Sorry!! The article you are trying to read is not available now.
Thank you very much;
you're only a step away from
downloading your reports.

Convertible Bonds: An Investor's Best Friend, Part 1


All the upside, but better downside protection.


Editor's Note: Bill Feingold has been a convertible portfolio manager, trader and analyst for 15 years and has taught and written about convertibles and options. He is a summa cum laude economics graduate of Yale and received an MBA with distinction in finance from Wharton. This is his first article for Minyanville.

This is Part 1 of a 2-part article. Part 2 can be found here.

Converts Before the Fall

What would you say if someone offered you a chance to invest in stocks with virtually all the upside -- in some cases, more than all the upside -- but far better downside protection? What if the opportunity has arisen only because of certain recent events that may never happen again?

You are about to learn about convertible bonds, and why, more than ever, they give you a better way of buying many stocks.

What Are Convertible Bonds?

Convertible bonds (or, as I will refer to them, "converts") are simply corporate bonds that give investors the right to convert the bonds into stock. Essentially, when you buy convertible bonds you can get the best of both worlds-the current income and assurance of principal repayment that come with bonds, the upside potential of stocks.

Let's take a hypothetical example. XYZ Company's stock is trading at $80 per share. To raise money for expansion, XYZ issues a convertible bond at $100 per unit. It pays a 4% annual interest rate (or "coupon") and matures in 5 years.

So far, this is like any other bond. But here's the difference: The convertible feature dictates that you have the right to convert your unit into one share of stock. Suppose in 5 years, when the bonds mature, XYZ stock is trading at $160. You will have the choice: Let the company give you $100, according to its contractual obligation, or convert your unit into a share of stock worth $160. Which would you choose?

If you said you would convert into stock, congratulations. If not, ask yourself why you would prefer $100 to $160!

Now, suppose the stock in 5 years has gone from $80 to $20. You can either take the $100 from the company, or convert into a share of stock worth $20. Which would you choose this time?

Correct. With a big sigh of relief, you get back your $100, and move on.

So, when the stock doubles (a 100% return), you make a 60% return on a convertible bond that goes from $100 to $160. But you actually do even better, because you have been collecting a 4% coupon every year for 5 years, giving you an extra 20% over the period on your investment. You made 80% on the convertible - you participated in 80% of the stock's upside, assuming that the stock was not paying any dividends.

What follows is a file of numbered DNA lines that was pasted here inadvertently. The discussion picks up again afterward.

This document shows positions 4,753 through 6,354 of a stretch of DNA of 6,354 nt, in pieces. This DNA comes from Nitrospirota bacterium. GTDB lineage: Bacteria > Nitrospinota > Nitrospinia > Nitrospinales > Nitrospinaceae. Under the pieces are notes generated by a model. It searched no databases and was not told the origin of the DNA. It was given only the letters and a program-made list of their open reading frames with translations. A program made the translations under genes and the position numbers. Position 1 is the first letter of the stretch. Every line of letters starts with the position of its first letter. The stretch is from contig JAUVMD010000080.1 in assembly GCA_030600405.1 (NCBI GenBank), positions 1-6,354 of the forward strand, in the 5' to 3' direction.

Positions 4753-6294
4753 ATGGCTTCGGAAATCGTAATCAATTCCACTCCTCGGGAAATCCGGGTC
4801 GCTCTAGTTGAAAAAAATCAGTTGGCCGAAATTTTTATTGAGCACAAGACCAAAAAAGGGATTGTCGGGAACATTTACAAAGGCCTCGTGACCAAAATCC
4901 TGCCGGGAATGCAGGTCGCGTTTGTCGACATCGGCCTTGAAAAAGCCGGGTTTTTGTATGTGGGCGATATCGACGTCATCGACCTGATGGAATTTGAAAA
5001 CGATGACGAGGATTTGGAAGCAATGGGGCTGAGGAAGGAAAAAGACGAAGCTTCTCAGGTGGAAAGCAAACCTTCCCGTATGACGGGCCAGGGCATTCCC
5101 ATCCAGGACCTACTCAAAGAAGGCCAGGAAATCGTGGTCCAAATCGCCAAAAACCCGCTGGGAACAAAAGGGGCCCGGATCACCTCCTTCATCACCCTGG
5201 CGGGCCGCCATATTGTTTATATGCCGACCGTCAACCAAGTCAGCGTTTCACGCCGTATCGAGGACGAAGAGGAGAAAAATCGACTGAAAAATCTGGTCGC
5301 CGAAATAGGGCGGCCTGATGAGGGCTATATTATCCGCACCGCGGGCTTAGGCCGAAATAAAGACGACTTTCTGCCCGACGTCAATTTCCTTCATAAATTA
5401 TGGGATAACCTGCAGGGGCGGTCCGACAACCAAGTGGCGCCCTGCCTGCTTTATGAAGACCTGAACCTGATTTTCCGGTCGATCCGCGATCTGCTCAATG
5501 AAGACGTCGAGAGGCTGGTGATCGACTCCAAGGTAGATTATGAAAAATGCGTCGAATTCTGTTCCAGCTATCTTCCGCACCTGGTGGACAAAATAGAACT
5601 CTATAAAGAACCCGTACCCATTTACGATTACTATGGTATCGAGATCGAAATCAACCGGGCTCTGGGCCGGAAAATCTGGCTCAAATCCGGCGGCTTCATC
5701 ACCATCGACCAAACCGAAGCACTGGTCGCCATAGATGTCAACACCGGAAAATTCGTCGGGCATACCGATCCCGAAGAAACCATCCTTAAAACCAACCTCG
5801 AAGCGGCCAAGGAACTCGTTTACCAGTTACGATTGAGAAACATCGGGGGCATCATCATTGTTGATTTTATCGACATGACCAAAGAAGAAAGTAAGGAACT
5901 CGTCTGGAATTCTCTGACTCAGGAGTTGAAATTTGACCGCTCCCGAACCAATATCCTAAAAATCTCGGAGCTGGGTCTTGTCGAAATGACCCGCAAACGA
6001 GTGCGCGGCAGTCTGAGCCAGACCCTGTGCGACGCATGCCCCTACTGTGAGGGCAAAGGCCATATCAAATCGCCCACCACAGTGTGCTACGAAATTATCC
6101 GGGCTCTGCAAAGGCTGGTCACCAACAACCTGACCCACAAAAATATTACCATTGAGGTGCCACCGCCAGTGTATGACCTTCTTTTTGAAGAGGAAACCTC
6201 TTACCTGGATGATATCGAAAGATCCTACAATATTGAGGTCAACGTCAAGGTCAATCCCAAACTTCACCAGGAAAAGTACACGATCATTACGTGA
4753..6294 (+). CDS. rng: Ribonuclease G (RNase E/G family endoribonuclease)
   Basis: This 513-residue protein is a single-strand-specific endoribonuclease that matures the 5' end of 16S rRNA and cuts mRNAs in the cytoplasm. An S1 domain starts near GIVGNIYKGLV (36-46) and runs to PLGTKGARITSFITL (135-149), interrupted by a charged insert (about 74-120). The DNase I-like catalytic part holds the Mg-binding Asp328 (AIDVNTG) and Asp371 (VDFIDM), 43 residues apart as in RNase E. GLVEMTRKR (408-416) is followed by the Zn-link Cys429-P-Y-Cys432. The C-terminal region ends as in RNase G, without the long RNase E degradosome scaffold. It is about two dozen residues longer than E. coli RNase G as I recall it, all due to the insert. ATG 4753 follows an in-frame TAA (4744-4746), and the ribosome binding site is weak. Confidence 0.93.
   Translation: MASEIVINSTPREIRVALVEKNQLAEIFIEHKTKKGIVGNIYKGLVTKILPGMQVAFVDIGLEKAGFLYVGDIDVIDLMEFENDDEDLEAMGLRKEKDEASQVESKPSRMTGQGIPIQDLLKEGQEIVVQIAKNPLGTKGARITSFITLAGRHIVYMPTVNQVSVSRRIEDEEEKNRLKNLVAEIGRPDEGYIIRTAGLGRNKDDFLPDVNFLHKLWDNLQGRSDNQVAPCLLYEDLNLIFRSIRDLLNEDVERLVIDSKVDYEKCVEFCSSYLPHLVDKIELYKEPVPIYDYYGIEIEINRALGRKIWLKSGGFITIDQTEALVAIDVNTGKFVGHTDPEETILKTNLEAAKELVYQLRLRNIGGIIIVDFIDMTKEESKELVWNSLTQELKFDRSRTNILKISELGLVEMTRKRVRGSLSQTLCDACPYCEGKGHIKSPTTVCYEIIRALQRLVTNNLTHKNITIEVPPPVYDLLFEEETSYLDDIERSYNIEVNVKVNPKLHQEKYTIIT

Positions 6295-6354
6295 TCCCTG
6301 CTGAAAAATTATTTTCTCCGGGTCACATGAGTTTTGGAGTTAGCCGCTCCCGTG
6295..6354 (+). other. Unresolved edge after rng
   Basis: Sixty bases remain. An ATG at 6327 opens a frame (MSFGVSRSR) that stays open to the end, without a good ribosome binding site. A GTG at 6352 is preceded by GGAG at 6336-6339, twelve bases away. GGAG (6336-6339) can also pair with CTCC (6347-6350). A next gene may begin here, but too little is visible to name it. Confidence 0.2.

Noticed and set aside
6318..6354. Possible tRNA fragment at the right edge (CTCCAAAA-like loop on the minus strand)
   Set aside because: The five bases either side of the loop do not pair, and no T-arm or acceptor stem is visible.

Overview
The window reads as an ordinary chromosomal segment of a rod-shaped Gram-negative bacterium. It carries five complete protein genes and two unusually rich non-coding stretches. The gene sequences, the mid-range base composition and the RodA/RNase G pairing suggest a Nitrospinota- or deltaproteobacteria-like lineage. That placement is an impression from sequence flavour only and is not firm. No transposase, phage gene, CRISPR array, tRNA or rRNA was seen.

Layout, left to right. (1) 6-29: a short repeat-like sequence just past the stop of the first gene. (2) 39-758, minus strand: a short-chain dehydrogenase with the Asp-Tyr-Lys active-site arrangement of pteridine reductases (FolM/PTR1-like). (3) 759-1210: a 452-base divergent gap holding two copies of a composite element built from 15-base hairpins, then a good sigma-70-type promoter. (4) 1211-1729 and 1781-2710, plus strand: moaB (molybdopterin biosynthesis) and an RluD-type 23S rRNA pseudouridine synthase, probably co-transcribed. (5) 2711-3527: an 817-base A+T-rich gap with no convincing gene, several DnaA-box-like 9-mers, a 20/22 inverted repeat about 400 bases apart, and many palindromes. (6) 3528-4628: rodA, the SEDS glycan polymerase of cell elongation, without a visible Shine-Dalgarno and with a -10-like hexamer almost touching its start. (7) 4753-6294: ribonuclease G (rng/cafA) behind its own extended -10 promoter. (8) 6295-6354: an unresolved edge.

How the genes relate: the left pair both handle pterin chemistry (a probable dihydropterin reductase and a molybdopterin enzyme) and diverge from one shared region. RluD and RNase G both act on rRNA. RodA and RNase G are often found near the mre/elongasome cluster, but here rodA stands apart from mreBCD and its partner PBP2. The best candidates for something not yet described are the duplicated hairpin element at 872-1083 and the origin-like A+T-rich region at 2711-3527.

But when the stock loses much of its value -- 75% in the example above -- you still get all your money back, along with the 20% accumulated interest. You make money even as the stock gets decimated.

< Previous
No positions in stocks mentioned.

The information on this website solely reflects the analysis of or opinion about the performance of securities and financial markets by the writers whose articles appear on the site. The views expressed by the writers are not necessarily the views of Minyanville Media, Inc. or members of its management. Nothing contained on the website is intended to constitute a recommendation or advice addressed to an individual investor or category of investors to purchase, sell or hold any security, or to take any action with respect to the prospective movement of the securities markets or to solicit the purchase or sale of any security. Any investment decisions must be made by the reader either individually or in consultation with his or her investment professional. Minyanville writers and staff may trade or hold positions in securities that are discussed in articles appearing on the website. Writers of articles are required to disclose whether they have a position in any stock or fund discussed in an article, but are not permitted to disclose the size or direction of the position. Nothing on this website is intended to solicit business of any kind for a writer's business or fund. Minyanville management and staff as well as contributing writers will not respond to emails or other communications requesting investment advice.

Copyright 2011 Minyanville Media, Inc. All Rights Reserved.

Featured Videos